Deutsche Lufthansa AG and Air China Ltd. plan to finalize a joint venture this month, sealing a deal to share revenue and coordinate routes after more than two years of negotiations, sources familiar with the matter said.
Lufthansa CEO Carsten Spohr plans to travel to Beijing to attend a signing ceremony scheduled for Sept. 20, sources said, who asked not to be identified prior to an announcement. The joint venture is the closest two carriers can get under legal restrictions limiting foreign control of airlines.
Talks to set up the first venture between a European and Chinese airline have been complex as the two sides wrangled over financial and organizational structure. After starting discussions in 2014 on expanding commercial ties, the carriers failed to seal an accord in 2015 as planned.
Lufthansa declined to comment on the timing of an agreement. Air China also declined to comment.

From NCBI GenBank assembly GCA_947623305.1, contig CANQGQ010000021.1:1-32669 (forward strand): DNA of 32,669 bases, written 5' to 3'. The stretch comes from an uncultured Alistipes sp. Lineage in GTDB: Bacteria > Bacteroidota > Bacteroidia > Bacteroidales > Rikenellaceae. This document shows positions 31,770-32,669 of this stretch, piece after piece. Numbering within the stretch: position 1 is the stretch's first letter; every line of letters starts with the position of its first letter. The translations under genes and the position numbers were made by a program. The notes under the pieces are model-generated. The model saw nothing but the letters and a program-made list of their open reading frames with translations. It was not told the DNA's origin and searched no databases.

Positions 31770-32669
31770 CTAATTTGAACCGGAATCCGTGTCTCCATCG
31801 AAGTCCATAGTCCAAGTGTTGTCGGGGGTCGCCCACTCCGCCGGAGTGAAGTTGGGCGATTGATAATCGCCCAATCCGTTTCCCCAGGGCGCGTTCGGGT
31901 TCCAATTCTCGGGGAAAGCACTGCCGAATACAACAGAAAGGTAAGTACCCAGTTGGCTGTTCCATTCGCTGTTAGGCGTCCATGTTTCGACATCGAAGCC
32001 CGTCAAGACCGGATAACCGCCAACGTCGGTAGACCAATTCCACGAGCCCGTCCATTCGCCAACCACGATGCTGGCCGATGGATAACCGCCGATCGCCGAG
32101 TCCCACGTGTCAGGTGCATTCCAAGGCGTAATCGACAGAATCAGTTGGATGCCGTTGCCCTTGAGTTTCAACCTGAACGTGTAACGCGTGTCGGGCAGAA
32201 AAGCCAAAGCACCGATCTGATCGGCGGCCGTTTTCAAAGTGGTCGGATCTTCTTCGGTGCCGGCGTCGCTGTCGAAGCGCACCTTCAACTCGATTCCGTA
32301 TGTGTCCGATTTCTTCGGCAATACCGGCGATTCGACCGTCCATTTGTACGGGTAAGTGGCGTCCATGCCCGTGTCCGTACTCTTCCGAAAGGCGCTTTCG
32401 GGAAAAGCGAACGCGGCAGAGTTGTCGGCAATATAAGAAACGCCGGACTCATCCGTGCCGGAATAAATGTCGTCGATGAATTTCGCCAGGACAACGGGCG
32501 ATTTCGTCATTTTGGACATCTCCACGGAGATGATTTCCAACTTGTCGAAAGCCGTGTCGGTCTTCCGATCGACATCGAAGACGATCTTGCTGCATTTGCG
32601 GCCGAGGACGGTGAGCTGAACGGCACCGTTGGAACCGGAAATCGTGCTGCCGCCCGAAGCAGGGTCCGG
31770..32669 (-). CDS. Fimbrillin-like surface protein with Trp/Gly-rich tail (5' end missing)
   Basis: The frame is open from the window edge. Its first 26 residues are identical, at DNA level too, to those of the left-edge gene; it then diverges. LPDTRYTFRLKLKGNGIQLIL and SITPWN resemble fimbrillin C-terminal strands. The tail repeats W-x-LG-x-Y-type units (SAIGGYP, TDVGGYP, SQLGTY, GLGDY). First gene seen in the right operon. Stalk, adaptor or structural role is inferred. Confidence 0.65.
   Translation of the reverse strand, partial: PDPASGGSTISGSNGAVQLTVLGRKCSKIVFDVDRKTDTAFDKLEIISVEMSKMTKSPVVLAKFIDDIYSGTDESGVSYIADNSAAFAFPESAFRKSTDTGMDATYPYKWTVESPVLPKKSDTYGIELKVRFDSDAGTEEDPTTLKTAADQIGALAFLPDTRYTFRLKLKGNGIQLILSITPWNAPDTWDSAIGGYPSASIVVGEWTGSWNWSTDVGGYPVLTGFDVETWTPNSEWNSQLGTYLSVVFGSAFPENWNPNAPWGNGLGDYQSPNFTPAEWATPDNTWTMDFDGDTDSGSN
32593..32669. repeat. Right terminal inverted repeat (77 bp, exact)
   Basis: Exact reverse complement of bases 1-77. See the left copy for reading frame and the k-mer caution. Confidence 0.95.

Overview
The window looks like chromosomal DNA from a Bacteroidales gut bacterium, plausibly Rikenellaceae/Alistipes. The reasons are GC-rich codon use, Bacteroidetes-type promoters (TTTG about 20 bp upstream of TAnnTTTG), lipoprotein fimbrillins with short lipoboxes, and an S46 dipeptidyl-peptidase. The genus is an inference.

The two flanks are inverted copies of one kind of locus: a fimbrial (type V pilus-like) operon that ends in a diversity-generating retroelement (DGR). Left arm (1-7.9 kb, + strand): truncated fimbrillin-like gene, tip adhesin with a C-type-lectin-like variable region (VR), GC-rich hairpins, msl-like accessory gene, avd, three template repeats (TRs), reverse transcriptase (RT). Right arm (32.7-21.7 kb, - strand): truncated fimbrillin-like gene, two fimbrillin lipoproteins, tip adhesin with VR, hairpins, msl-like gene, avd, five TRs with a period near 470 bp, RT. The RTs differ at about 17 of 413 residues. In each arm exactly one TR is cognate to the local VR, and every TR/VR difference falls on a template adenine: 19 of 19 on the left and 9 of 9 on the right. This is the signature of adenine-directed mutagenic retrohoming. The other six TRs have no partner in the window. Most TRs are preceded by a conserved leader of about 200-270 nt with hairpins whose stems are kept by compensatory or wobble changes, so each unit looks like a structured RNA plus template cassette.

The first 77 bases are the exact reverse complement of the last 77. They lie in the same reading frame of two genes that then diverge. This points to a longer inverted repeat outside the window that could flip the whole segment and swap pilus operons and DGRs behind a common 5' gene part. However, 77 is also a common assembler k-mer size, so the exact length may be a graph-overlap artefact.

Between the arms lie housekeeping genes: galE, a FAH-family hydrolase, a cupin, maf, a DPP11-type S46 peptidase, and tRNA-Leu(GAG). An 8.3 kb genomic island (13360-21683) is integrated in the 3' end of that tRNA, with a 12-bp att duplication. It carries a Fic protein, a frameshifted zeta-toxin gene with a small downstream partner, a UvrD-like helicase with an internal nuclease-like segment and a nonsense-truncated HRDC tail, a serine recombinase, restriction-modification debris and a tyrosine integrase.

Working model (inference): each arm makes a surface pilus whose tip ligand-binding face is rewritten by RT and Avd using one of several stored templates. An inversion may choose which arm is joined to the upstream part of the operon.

Securing links to China gives Lufthansa an edge over European rivals. The deal also completes a network of revenue-sharing agreements with major markets around the globe as the German carrier seeks to fend off threats from the likes of Emirates and Qatar Airways. Lufthansa last year struck a similar deal with Singapore Airlines Ltd., adding to its network of partners that include United Airlines, Air Canada and Japan’s ANA Holdings Inc.
The agreement will mean close to half of Lufthansa’s capacity on long-haul routes will be covered by commercial joint ventures, more than any other European network carrier, according to an estimate by CAPA Centre for Aviation in London.
It also deepens ties between Lufthansa and Air China. In 1989, the two carriers jointly established maintenance company Ameco Beijing, which employs more than 11,000 people. The airlines also have been operating passenger flights under code-share agreements since 2000.
This article was written by Richard Weiss and Daniela Wei from Bloomberg and was legally licensed through the NewsCred publisher network.